Car-mad Inverness man John MacIver had dreamed of owning an iconic Morris Minor since he was a child, when his father and uncle owned one of the rugged little cars.
Unfortunately, John (55) has a disability that limits his mobility and prevents him from learning to drive. His passion for engines was therefore limited to his large collection of scale models and toys.
That was until Cheshire House, his retirement home in the town, stepped in and, with their help, John’s dream came true.
Cheshire House assistant manager Hilary Prosser said: ‘We ask people here if there’s anything they really want to aim for and John told us about his veteran car. He had the money and with the help of his key aides, including Tammy Lauder and Linda Cook, we made it happen.
Now John is the proud owner of a 1968 Morris 6cwt van which sports a far from standard orange and white paint job and the veteran workhorse is now turning heads and smiling faces as he drives around town with John in the passenger seat.
Volunteers abound to take him for a tour, including of his church, the Christian Center in Culduthel.
“I am now a member of the Morris Minor Owner’s Club, with a membership card and a magazine every three months,” John said proudly.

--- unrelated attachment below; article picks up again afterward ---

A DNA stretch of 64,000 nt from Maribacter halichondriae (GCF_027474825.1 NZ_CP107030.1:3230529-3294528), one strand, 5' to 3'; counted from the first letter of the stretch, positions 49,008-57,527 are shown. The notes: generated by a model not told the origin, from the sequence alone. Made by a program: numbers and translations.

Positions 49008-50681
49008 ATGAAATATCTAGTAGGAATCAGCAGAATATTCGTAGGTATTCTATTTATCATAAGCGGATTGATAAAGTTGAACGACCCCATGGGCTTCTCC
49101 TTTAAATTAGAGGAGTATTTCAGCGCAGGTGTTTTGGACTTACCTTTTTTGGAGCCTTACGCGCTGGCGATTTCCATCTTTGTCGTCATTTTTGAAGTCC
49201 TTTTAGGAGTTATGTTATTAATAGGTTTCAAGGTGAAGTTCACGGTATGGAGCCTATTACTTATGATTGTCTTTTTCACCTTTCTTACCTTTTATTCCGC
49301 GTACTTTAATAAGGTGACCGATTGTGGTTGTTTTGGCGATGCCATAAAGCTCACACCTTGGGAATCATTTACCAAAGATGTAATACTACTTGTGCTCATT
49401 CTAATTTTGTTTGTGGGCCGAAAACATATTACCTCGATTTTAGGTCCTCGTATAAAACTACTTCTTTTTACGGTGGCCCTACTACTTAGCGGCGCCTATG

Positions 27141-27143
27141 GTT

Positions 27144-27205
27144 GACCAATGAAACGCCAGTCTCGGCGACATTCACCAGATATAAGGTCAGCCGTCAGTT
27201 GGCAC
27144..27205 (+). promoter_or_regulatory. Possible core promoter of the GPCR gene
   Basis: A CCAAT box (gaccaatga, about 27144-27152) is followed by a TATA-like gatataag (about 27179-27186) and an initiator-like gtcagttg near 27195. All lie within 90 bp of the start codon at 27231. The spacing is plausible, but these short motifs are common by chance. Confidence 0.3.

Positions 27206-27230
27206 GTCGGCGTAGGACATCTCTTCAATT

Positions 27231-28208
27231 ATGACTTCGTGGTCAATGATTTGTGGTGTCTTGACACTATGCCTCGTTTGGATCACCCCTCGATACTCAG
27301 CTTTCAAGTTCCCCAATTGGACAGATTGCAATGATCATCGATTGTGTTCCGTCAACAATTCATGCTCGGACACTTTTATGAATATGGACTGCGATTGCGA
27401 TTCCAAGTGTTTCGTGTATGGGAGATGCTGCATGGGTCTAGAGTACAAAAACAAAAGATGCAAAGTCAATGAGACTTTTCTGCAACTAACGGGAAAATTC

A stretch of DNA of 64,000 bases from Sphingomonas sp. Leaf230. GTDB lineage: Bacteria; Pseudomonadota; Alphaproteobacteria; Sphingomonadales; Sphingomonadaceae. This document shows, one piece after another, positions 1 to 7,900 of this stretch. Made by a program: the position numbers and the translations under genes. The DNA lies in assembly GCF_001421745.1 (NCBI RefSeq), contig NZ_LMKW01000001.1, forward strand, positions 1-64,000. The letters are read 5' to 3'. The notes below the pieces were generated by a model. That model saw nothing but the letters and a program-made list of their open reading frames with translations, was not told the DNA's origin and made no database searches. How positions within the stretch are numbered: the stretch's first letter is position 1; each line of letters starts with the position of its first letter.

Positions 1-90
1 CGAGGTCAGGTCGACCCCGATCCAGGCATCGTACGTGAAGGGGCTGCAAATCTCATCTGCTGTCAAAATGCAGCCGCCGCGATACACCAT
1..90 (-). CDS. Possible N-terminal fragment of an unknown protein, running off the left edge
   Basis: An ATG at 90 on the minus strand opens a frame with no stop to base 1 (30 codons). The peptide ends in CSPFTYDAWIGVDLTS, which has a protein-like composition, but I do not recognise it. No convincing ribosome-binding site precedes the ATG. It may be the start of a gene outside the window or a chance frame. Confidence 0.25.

“There was a story about me buying the van, but no picture of it.
“Everyone here knows how much I love cars and especially the Morris Minor and when I celebrated my birthday recently they made me a cake in the shape of a van with orange and white icing.”
Anyone who drives the Morris has to get used to the idiosyncrasies of 1960s cars, including a manual choke and a three-speed gearbox where first can’t be engaged unless it’s nearly stopped.
The van is based on the hugely popular Morris 1000 sedans and travellers.
Volunteer driver Colin MacLean said: “It’s fun to drive, and there’s that particular smell of petrol and vinyl seats when it’s hot. John gets a lot of pleasure out of it.
Cheshire House is run by the national disability charity Leonard Cheshire.